If I had a cheap guitar like an Epiphone, Agile, etc... I would be all for the lower cost stuff. Most of the lower end pickups aren't really any better then what comes in the lower end guitars - but they are different, so you may be able to get a sound you like for not a lot of money.

 

I think the boutique pickups are for people who know what the original pickups in their guitar actually sound like and want that sound.

 

The lower end stuff seems to be for people that think Jazzmaster pickups sound like P-90s and that P-90s are just loud distortion pickups.

 

Honestly, unless I build a guitar or get something that has the wrong pickups in it I never buy replacement pickups.

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I'm not sure that's true. Besides the above mentioned differences between nickel and copper, there's also labor differences. There's a decent chance a pickup mass produced in China is going to pass through less quality control and testing than a pickup hand made by some guy who's been building pickups his whole life. Especially given I'd hazard a guess pickup design is pretty precise work.

 

Seriously? The difference in price between nickel and copper when we are talking the AMOUNT of that metal in a pickup? Besides, it's not like both pickups aren't using copper wire. At any rate the amount of metal used to make a pickup is so small that I doubt a difference in the type of metal would be more than a penny per pickup. I doubt it would be a place to even consider cutting corners to make a cheaper pickup.

As for quality control, I don't see any "variances" in sound among cheap pickups (some sounding good and some sounding bad due to the randomness of poor quality control)

 

And as for the "precise work" argument, I just have to wonder why PAFs made by Gibson in the late 50's by old women on converted sewing machines winding wire with no regards to amount of windings or method made pickups that the world over hails as the ultimate in tone and design.

 

Seriously the "consistently bad" sound to cheap pickups amazes me. You'd think that would be even more difficult than having some sound good and some sound bad due to the randomness of everything and pure chance.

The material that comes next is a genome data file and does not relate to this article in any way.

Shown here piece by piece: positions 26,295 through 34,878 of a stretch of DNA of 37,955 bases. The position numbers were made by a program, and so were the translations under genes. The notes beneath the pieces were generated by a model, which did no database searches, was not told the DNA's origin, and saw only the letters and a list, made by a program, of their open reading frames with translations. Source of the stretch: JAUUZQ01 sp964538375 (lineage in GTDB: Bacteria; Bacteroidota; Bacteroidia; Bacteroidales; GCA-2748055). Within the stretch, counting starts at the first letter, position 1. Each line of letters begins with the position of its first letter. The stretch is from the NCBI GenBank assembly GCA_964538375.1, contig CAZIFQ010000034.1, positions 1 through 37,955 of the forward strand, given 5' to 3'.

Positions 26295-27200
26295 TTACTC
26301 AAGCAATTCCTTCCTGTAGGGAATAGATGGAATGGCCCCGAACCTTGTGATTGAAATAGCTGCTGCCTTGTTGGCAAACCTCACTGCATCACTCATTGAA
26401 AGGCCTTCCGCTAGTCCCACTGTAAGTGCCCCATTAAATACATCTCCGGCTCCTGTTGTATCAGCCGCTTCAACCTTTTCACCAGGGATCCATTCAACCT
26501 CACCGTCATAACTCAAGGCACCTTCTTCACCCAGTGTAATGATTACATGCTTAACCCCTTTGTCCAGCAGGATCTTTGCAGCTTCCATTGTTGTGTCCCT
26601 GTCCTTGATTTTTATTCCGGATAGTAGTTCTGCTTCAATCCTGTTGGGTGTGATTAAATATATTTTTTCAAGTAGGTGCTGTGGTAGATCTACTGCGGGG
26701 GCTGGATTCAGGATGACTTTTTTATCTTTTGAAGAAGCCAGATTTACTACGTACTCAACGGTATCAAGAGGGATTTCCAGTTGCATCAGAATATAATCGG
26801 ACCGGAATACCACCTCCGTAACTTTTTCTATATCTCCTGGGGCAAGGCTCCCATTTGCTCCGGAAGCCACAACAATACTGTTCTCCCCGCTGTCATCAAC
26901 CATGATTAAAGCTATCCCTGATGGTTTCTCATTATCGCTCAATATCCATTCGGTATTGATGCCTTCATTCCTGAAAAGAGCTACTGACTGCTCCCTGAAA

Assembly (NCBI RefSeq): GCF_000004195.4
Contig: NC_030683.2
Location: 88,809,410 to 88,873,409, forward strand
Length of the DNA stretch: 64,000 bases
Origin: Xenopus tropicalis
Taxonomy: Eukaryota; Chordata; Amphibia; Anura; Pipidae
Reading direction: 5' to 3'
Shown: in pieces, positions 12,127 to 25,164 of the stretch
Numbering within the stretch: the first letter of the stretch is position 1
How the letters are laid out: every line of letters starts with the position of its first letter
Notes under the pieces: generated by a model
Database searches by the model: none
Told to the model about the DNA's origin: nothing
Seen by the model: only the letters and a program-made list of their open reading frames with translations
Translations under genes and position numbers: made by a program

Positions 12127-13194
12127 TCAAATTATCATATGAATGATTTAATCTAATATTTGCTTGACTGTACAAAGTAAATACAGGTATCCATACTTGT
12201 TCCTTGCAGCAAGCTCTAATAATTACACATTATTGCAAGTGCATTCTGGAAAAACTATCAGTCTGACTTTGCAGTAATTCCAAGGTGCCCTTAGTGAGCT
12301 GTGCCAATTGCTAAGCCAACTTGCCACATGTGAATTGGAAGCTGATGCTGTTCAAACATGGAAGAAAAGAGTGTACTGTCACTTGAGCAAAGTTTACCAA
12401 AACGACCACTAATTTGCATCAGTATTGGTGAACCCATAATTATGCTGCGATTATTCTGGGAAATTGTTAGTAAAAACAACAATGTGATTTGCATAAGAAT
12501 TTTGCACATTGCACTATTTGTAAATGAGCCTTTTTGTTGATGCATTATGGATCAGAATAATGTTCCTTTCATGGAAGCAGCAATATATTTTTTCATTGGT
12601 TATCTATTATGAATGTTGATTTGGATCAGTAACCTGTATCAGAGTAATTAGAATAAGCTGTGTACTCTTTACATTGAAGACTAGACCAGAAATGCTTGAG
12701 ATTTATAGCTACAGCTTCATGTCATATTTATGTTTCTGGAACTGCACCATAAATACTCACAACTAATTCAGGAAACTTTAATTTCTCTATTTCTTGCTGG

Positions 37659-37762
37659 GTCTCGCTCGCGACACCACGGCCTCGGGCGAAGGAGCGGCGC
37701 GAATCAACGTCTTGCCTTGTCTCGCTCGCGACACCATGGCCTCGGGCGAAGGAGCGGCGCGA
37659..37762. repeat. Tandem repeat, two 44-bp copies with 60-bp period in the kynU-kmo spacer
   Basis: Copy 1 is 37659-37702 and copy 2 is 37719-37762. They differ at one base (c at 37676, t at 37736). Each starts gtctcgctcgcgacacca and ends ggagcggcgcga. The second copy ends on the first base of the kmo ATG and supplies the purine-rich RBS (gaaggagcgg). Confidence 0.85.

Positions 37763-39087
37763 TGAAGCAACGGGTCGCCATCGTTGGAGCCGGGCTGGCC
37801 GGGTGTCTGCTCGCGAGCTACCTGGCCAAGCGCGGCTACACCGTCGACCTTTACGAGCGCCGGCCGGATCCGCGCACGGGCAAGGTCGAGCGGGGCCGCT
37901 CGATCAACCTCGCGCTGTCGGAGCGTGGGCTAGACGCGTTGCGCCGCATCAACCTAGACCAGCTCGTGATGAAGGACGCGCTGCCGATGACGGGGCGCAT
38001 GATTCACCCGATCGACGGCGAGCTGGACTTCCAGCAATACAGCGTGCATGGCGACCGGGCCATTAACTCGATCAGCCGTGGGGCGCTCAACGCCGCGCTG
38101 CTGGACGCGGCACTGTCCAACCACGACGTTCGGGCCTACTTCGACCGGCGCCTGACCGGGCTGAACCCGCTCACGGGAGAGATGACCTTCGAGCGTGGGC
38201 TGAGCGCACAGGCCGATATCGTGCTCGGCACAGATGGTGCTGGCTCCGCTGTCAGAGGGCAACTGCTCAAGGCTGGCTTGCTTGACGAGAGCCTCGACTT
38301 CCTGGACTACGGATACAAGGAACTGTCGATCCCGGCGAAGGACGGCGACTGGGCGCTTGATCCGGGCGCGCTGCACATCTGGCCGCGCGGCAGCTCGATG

It's like they're trying to make them sound muddy on purpose or something.

 

As for GFS, I've actually had good luck with some of them, but you have to pick the right model. He has a lot of "crunchy", "overwound", "hot", "high output", "mean" stuff that just sounds muddy and cheap. I notice that those are the models he sells on Ebay more often (probably because those designs aren't ordered as much from customers on his website?) But his plain vintage PAFs are really great sounding. I'd compare them favorably to something like a Duncan 59 or Gibson Burstbucker.

Another Asian made/American design brand I've had good luck with is Tonerider. But finding these two was like finding a needle in a haystack.

Usually when I buy an Asian guitar it seems to go without saying that I'll have to swap out the pickups to make it sound good. And why this is consistantly the case when pickups are so relatively low tech escapes me.

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Capo, the manufacturers COULD spec the pickups however they want and have them made in China. Since they are taking advantage of all the lower costs (labor, waste disposal, environmental regs, worker safety, etc) they use that platform for saving everywhere they can.

 

I bought a MIK Kent Armstrong pup recently, however, and found it to be built of top quality components. It was also $60.

 

Materials costs do add up quite a bit and it's more than just a few pennies. Whne you put out your bid for materials, if you don't put out real specific requirements, you can get stuff cheap. When you call for very specific materials, however, the number of potential suppliers goes way down and prices go up. There's not a lot of difference in price between high carbon steel and stainless. Go buy stainless steel socket head cap screws, though, and watch the price go through the roof.

 

EG

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... At any rate the amount of metal used to make a pickup is so small that I doubt a difference in the type of metal would be more than a penny per pickup. I doubt it would be a place to even consider cutting corners to make a cheaper pickup. ...